There are two or three annual opportunities when special permission is given to bird in the restricted areas at BARC: these are the Audubon Christmas Bird Count (CBC) and the Maryland Ornithological Society’s Spring Count and Fall Count.
BARC is within the Bowie CBC Circle for the Audubon Christmas Bird Count, and the Bowie CBC compiler will assign volunteers to a territory that they can cover on foot and/or by car. The Bowie CBC is usually held on January 1, but that date can vary from year to year. The BARC property is highly prized within the Bowie CBC Circle, and if you want to try for a spot at BARC, you should volunteer early. For more information on the Bowie CBC, check the Audubon CBC Circle Map and navigate to the Bowie CBC Circle, where a pop-up window will provide the date and the compiler’s contact information. You can also check the November-December edition of the Patuxent Bird Club newsletter for details.
The annual MOS Spring and Fall Counts provide another special opportunity to bird within BARC. The Spring Count is held each year on the second Saturday in May and the Fall Count is usually the third Sunday in September. The Spring and Fall Count coordinators for Prince George’s County assign volunteers to cover territories within the county. Again, BARC is a highly desirable territory, and it may not be possible to accommodate all requests to bird there, so get your request in early. The March-April edition of the Patuxent Bird Club newsletter will have the details and the contact information for the Spring Count, and the information for the Fall Count will be in the September-October newsletter.
For ordinary everyday birding, instead of taking a risk on the busy public roads at BARC, we recommend birding at the nearby Patuxent Research Refuge, where the bird life is similar to that at BARC. Patuxent’s South Tract and the National Wildlife Visitor Center abut the eastern edge of BARC and Patuxent’s North Tract is just a short distance away.
Over 230 species have been reported on eBird from Beltsville Agricultural Research Center, but again, most of these have been observed by people engaged in research at BARC. Given the limited public birding opportunities, we are not providing a narrative description of the birdlife at BARC.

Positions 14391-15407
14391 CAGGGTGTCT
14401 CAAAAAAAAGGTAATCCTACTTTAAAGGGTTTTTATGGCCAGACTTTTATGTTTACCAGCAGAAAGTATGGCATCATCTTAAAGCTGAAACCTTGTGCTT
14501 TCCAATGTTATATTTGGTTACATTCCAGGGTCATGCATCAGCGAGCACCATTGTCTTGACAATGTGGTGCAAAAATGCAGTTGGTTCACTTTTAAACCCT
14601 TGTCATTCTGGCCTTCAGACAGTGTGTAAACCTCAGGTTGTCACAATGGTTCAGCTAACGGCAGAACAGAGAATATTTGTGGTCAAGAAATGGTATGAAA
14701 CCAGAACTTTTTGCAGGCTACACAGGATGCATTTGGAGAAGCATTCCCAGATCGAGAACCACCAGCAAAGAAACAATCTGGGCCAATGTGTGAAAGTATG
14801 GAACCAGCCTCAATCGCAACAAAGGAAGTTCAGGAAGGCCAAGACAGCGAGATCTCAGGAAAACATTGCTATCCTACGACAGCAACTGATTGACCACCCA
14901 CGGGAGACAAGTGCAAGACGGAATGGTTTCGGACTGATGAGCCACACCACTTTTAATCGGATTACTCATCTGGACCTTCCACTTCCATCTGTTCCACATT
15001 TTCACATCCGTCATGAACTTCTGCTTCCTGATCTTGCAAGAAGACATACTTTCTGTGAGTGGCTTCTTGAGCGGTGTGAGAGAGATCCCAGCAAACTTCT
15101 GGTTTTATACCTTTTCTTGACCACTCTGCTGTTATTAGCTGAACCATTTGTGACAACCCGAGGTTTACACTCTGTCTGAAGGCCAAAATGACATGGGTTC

Local MOS Chapter:
The local chapter of the Maryland Ornithological Society is the Patuxent Bird Club, which offers field trips and meetings with informative programs, all free and open to the public.
No designated parking areas. Observe extreme caution if parking on a road shoulder. Do not enter any fields or woods on foot. Do not drive, bike, or walk on any restricted farm lanes or internal roads. Do not climb over any closed gates.
BARC is located north of the town of College Park. Consult the maps at left for general location.
Prince George’s County: Bladensburg Waterfront Park, Colmar Manor Community Park & Anacostia River Trail ◾ Fort Foote Park ◾ Fort Washington (National) Park ◾ Fran Uhler Natural Area ◾ Governor Bridge Natural Area ◾ Greenbelt (National) Park ◾ Greenbelt Lake Municipal Park (Buddy Attick Lake Park) ◾ Lake Artemesia Natural Area ◾ Merkle Natural Resources Management Area ◾ Milltown Landing Natural Resources Management Area ◾ Oxon Cove Park & Oxon Hill Farm ◾ Patuxent Research Refuge – South Tract (National Wildlife Visitor Center) ◾ Patuxent River Park – Jug Bay Natural Area ◾ Patuxent River Park – Mount Calvert Historical & Archaeological Park ◾ Piscataway MOS Sanctuary ◾ Piscataway (National) Park: National Colonial Farm, Boardwalk, Wharf Road/Farmington Landing & Marshall Hall ◾ Rosaryville State Park ◾ Schoolhouse Pond
Anne Arundel County: Davidsonville Park ◾ Jug Bay Wetlands Sanctuary ◾ Oxbow Natural Area ◾ Patuxent Research Refuge – North Tract ◾ Piney Orchard Nature Preserve
Bottomland DeciduousConifersHedgerowsUpland Deciduous FarmyardStormwater Retention Pond Agricultural Crop Fields or Fallow FieldsHay Meadows, Pasture, Grass FieldOld Fields, Shrubby Meadows Freshwater Marsh or FloodplainFreshwater Pond, Lake, or ReservoirRivers & Streams
Features and Amenities: